Most sites went on to describe Fromage Blanc in exactly the terms I would use to describe Fromage Frais.
By now I am ready to put my fist into my screen, grab Google and ring it's f*ing neck.
I took the girls for a walk.
When I resumed my search, somewhat calmer, I found that most of the sites describing Fromage Blanc as 'cheese' rather than 'yogurt' were American – actually American makers of Fromage Blanc. British sites described it as I find it here in France. Only one American site did.
The only solution to insure that I'm accurate is to buy samples when I'm in the U.S. and do my own taste tests. As I said, I already use both here….
But, now that I think about, I'd better buy them both again here, too…
I'm so confused…
I did discover that Greek yogurt is becoming more available in the U.S.
Here it is often made with ewe's milk and has a lovely tart flavor and is much creamier than plain yogurt.
A friend in Andorra introduced me to it… She actually handed it to me and said something like: 'You Yanks are always pissing and moaning because you can't get sour cream; here, this is better!'
She was right.
And, while it is a bit higher in fat than regular yogurt it is quite a bit lower than sour cream… At least, mine is 😉
Just remember to add it at the end of cooking time as it may curdle if boiled (hmm, much like sour cream), as will plain yogurt.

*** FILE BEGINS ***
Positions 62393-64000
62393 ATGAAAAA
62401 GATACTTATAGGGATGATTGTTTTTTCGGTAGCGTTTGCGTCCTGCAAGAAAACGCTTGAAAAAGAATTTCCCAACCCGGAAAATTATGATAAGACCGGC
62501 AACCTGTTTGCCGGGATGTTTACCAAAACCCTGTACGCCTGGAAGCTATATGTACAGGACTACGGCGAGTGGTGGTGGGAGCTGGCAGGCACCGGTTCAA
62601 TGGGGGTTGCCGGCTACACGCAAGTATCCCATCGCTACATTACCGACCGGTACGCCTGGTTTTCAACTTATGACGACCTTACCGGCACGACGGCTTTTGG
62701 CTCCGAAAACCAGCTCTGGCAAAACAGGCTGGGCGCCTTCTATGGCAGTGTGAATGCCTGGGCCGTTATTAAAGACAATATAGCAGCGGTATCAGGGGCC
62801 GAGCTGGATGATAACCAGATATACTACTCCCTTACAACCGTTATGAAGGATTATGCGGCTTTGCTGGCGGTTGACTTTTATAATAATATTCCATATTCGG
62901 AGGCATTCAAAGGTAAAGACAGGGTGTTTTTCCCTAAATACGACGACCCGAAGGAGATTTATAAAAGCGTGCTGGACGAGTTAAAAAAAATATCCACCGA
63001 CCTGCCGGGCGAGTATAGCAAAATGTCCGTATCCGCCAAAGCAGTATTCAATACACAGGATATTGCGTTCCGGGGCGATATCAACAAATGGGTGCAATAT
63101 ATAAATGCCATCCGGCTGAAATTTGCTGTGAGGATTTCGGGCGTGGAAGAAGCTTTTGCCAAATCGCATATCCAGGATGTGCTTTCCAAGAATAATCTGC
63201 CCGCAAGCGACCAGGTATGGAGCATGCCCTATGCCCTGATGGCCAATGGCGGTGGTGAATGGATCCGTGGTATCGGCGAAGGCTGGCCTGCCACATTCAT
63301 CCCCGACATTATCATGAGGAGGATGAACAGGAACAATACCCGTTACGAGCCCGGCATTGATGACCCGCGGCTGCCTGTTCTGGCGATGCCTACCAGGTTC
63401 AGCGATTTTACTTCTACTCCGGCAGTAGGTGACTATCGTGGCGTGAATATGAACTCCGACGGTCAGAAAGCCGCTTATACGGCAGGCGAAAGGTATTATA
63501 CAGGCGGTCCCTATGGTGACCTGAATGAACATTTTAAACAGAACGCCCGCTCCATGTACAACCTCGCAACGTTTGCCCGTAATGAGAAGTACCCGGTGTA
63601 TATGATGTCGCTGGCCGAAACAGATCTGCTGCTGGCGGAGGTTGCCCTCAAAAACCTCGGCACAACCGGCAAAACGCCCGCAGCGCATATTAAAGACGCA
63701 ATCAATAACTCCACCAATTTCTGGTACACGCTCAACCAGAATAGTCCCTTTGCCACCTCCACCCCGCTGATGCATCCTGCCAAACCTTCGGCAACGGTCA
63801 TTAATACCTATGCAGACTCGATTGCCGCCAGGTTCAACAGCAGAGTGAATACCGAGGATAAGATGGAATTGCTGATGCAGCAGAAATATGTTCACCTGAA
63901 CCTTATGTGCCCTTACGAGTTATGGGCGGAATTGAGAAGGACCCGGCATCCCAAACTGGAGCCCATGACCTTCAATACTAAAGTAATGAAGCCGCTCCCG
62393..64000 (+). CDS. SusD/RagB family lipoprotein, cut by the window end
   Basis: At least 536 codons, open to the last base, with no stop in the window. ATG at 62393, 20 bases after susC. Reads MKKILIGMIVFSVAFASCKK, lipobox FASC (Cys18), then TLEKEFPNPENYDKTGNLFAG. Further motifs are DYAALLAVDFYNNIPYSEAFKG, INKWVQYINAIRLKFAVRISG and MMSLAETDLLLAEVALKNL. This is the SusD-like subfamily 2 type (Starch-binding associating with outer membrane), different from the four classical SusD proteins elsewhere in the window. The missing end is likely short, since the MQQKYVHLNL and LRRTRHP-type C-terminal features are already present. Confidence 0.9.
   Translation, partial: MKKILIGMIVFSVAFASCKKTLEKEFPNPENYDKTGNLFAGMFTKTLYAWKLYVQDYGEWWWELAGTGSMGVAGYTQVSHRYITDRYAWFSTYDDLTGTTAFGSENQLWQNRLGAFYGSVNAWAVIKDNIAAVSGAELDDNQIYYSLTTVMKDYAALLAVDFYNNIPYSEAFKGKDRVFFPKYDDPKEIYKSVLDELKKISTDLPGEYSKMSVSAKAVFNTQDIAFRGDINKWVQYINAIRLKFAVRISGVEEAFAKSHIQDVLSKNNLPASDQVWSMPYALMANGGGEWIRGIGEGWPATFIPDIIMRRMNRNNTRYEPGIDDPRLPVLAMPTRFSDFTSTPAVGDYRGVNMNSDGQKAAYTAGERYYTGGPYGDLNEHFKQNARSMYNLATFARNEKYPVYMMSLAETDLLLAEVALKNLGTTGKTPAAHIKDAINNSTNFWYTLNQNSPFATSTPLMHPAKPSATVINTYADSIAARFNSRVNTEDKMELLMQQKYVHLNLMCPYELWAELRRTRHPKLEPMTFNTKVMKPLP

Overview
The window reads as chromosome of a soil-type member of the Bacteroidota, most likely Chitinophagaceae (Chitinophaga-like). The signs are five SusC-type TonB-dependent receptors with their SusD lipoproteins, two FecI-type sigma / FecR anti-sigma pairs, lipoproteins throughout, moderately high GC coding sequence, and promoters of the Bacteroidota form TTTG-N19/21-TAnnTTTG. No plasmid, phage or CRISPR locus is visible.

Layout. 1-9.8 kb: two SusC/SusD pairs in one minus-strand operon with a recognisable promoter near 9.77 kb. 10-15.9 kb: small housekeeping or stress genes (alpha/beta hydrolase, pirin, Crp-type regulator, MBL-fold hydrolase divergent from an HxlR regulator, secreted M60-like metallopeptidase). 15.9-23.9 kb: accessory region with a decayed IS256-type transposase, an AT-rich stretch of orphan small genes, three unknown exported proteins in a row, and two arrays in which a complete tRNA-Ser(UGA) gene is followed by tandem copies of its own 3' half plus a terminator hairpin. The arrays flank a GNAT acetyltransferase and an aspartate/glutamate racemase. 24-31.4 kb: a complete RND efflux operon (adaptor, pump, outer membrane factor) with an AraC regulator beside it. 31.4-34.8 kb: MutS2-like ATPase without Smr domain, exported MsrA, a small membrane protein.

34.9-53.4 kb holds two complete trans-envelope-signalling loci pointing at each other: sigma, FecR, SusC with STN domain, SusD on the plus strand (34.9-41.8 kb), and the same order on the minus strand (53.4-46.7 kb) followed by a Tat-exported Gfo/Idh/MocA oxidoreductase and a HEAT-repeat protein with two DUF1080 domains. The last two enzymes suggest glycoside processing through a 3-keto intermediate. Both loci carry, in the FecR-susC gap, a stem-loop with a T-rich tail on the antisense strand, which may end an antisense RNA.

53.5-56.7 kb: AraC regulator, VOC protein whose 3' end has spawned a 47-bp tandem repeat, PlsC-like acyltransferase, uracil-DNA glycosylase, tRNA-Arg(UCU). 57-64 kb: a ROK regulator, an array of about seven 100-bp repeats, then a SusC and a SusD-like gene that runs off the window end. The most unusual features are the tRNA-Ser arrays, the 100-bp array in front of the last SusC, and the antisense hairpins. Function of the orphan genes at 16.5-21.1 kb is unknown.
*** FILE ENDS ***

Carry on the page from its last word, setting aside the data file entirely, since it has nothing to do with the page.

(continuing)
I've just realized that my submission for this week's Presto Pasta Nights, once again contains Greek Yogurt! Oh well, dairy is good for us; all that lovely calcium….
Be sure to visit our esteemed creator, Ruth of Once Upon A Feast, on Friday for a recap of all the wonderful pasta dishes.
Pasta with Sausage and Red Beans in Mustard Sauce
10oz (300gr) lean Italian sausage
1 tbs olive oil
1/2 red pepper
1/2 green pepper (I had both)
2 cloves garlic
1 15oz can red beans, kidney beans (450gr)
1 tsp dried oregano
1 tsp dried basil
1/2 cup Greek or plain yogurt, 4 oz (125ml)
1/2 cup white wine
1/2 cup chicken stock
1 1/2 tbs Dijon-style mustard
1 1/2 tbs whole grain mustard
1 – 2 tbs cornstarch (maizena) dissolved in 2 tbs chicken stock
1 – 1 1/4 cups pasta, such as fusilli, penne, rigatoni
Cook pasta according to package directions. Chop onion and pepper. Mince garlic. Slice raw sausages into bite-size lengths. Open, drain and rinse beans. Heat oil over medium heat in nonstick skillet. Add onions and peppers and sauté 3 minutes. Add garlic and sauté 3 minutes longer. Add sausages and sauté until almost cooked through, 5 – 8 minutes, depending on size. Add herbs, mustards, wine and stock. Reduce heat to low, cover and simmer 5 – 10 minutes. Stir cornstarch mixture into sauce to thicken. You may not need all of it but sauce should be quite thick. Stir in yogurt, add drained pasta. Toss to combine and serve.
Now I'm going to go make nice with Google…. maybe if I say 'pretty please' I'll get the results I want…
'F*ing idiot' didn't seem to work.
Come to think if it , it doesn't work well with mon mari either… hmmmmm……